Indiana Court of Appeals
M.T.V. v. State of Indiana
Juvenile. Affirms M.T.V.’s adjudication of delinquency for conspiracy to commit aggravated battery, a Level 3 felony if committed by an adult. Finds that the Jackson Superior Court did not abuse its discretion in admitting Facebook conversations containing statements made by M.T.V. and his co-conspirator and that the evidence is sufficient to support his delinquency adjudication.
D.P. v. State of Indiana (mem. dec.)
Juvenile. Affirms D.P.’s adjudication as a juvenile delinquent resulting from his commission of an act that would have been considered Class B misdemeanor battery if committed by an adult. Finds that because D.P. did not have a reasonable fear of the victim of his battery, the state presented sufficient evidence to disprove D.P.’s self-defense claim.
Ariel Lasos v. State of Indiana (mem. dec.)
Criminal. Affirms Ariel Lasos’ conviction of battery resulting in serious bodily injury as a Level 5 felony. Finds that the Marion Superior Court did not err in its instruction of the jury.
In the Term. of the Parent-Child Relationship of: P.J.H. & J.H. (Minor Children) and P.H. (Father) v. The Ind. Dept. of Child Services (mem. dec.)
Juvenile termination of parental rights. Affirms the termination of P.H.’s parental rights to his 8-year-old son P.J.H. and his 7-year-old son J.H. Finds that the termination order is not clearly erroneous.
Gasser Chair Company, Inc. v. Marlene J. Nordengreen (mem. dec.)
Civil tort. Reverses the Lake Superior Court’s denial of Gasser Chair Co.’s motion for judgment on the evidence in Marlene Nordengreen’s action against it. Finds that the trial court abused its discretion in denying Gasser’s motion. Remands with instructions for the trial court to enter judgment in favor of Gasser.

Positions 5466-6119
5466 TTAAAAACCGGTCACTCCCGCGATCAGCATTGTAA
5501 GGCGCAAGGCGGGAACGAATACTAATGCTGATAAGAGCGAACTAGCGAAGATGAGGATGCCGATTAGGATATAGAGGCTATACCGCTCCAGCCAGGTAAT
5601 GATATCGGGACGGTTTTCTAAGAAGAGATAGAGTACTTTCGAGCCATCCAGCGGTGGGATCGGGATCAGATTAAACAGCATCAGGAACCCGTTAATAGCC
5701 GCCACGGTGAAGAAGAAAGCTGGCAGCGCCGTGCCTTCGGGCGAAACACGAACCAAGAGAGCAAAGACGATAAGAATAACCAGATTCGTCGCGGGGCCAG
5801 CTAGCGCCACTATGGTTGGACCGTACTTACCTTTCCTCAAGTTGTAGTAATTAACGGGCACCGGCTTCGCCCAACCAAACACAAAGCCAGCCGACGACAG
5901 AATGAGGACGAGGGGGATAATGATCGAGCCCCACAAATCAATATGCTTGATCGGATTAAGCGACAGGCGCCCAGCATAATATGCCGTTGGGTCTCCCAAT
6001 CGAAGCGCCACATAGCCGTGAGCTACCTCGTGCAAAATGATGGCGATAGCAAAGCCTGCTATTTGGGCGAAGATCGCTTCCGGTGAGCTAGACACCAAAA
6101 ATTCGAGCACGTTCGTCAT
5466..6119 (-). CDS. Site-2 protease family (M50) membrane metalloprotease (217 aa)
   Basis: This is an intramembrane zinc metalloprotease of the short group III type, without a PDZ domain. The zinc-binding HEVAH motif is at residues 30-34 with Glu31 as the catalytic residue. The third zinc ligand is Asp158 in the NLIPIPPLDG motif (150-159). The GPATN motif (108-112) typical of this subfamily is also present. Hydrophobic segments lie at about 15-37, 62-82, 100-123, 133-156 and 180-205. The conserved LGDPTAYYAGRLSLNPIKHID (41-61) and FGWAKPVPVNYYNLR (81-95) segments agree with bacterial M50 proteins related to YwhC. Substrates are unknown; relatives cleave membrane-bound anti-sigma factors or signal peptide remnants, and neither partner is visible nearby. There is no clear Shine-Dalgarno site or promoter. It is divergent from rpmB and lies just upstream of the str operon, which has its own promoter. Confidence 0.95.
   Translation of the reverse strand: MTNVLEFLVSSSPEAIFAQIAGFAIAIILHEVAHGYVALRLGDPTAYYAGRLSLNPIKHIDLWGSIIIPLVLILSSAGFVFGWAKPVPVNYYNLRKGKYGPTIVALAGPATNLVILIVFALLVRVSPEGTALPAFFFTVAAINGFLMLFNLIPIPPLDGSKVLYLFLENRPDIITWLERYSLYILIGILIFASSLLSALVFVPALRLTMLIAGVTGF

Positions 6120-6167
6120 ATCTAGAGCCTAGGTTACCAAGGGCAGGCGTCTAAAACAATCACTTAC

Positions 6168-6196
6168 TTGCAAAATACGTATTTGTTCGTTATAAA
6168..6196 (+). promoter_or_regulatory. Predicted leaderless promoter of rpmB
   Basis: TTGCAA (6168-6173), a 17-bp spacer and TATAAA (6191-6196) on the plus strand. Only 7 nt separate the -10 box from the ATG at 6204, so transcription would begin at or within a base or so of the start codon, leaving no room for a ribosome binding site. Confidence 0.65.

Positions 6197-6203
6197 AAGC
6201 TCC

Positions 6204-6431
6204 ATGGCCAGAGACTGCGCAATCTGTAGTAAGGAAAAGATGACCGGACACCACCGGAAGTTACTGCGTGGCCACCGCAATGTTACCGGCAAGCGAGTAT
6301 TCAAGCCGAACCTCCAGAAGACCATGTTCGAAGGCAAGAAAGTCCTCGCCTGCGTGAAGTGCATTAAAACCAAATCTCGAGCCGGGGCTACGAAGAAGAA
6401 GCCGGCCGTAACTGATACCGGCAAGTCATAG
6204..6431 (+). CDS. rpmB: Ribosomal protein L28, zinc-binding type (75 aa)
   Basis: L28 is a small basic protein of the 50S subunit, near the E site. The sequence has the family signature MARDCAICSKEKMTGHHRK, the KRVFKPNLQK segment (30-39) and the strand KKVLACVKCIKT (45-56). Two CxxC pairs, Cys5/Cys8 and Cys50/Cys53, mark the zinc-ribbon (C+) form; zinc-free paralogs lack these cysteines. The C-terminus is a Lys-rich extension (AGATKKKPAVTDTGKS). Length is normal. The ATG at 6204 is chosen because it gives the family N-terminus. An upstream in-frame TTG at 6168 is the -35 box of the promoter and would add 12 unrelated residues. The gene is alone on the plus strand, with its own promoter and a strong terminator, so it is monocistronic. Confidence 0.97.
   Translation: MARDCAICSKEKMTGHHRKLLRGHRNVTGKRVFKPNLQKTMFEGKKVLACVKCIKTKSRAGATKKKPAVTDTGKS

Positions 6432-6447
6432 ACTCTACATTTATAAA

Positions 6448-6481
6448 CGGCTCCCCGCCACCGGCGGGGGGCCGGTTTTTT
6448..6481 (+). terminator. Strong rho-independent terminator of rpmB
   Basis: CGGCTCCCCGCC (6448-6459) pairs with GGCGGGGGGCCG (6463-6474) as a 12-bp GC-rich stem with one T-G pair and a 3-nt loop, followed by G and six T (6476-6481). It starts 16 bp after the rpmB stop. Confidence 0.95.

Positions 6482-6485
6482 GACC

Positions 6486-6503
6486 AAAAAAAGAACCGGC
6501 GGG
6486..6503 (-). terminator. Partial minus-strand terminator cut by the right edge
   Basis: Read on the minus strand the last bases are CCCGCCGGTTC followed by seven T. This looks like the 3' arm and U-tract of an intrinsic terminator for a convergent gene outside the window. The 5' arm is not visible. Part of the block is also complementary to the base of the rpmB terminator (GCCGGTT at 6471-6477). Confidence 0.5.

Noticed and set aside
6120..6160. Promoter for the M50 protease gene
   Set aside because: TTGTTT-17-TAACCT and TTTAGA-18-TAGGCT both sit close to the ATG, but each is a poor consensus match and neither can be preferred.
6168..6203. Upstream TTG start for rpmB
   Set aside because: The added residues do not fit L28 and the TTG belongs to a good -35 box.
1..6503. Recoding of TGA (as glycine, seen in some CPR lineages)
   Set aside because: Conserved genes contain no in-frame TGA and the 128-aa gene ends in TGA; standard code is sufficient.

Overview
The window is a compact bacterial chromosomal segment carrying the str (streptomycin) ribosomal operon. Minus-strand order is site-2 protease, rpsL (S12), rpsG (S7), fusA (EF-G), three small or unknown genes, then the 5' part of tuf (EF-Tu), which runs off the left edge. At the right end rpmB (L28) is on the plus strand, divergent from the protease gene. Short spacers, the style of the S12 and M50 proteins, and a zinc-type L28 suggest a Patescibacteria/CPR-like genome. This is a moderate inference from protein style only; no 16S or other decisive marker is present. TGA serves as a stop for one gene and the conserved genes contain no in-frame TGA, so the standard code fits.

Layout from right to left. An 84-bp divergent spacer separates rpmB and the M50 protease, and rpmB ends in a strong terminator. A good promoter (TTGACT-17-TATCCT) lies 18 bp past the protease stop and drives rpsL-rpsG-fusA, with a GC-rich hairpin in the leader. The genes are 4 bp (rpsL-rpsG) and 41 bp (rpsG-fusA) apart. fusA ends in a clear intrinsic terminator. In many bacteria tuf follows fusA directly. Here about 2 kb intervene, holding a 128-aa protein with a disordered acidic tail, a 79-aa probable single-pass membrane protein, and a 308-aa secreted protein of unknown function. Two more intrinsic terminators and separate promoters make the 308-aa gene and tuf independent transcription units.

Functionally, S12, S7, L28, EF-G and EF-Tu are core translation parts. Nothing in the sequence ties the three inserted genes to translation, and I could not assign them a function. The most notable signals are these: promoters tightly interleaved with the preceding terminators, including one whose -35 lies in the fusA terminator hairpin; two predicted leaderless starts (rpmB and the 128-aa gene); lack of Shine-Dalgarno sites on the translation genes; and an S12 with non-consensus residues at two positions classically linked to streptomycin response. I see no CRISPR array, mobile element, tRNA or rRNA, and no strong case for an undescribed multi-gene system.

Community Park Investments, Inc. v. Jennifer Mahoney and Curtis Glancy (mem. dec.)
Civil plenary. Affirms the LaPorte Superior Court’s judgment of constructive eviction. Holds that the trial court’s finding of constructive eviction is not clearly erroneous. Remands for reconsideration of damages consistent with this opinion.
Jonas Jackson v. State of Indiana (mem. dec.)
Criminal. Affirms Jonas Jackson’s conviction for dealing in a narcotic drug as a Level 5 felony. Finds that the state presented evidence of a probative nature from which a jury could find beyond a reasonable doubt that Jackson committed the crime of dealing in the narcotic drug oxycodone.
In the Term. of the Parent-Child Relationship of: M.M. (Minor Child), and S.M. (Mother) v. The Ind. Dept. of Child Services (mem. dec.)
Juvenile termination of parental rights. Affirms the termination of S.M.’s parental rights to her 2-year-old son, M.M. Finds that the termination order is not clearly erroneous. Also finds that the Department of Child Services established by clear and convincing evidence the elements necessary to support the termination of S.M.’s parental rights.
Trey M. Shirely v. State of Indiana (mem. dec.)
Criminal. Affirms Trey M. Shirley’s sentence to 1 ½ years in the Allen County Confinement Facility for classification and confinement for possession of a synthetic drug or synthetic drug lookalike substance as a Level 6 felony. Finds that Shirley did not demonstrate the mitigating evidence as to a burden on his children is both significant and clearly supported by the record. Also finds that Shirley did not establish that his sentence of 1 ½ years following the termination of his participation in the Drug Court Diversion Program is inappropriate in light of the nature of the offense and his character.
Kurt Brenneman v. Lisa Brenneman and State of Indiana (mem. dec.)
Domestic relation. Reverses the Tippecanoe Circuit Court’s dismissal of Kurt Brenneman’s petition to modify child support. Remands for a new modification hearing to determine when each child was emancipated as conceded by the state in its pleading of July 29, 2016, and again on Nov. 1, 2016. On remand, instructs the trial court to first order Lisa Brenneman to answer Kurt Brenneman’s interrogatories pertaining to the status of their children.
Curtis Bacon v. State of Indiana (mem. dec.)
Post conviction. Affirms the denial of Curtis Bacon’s petition for post-conviction relief. Finds that because a claim of double jeopardy was not clearly stronger than the issues Bacon’s appellate counsel presented, Bacon’s appellate counsel was not ineffective.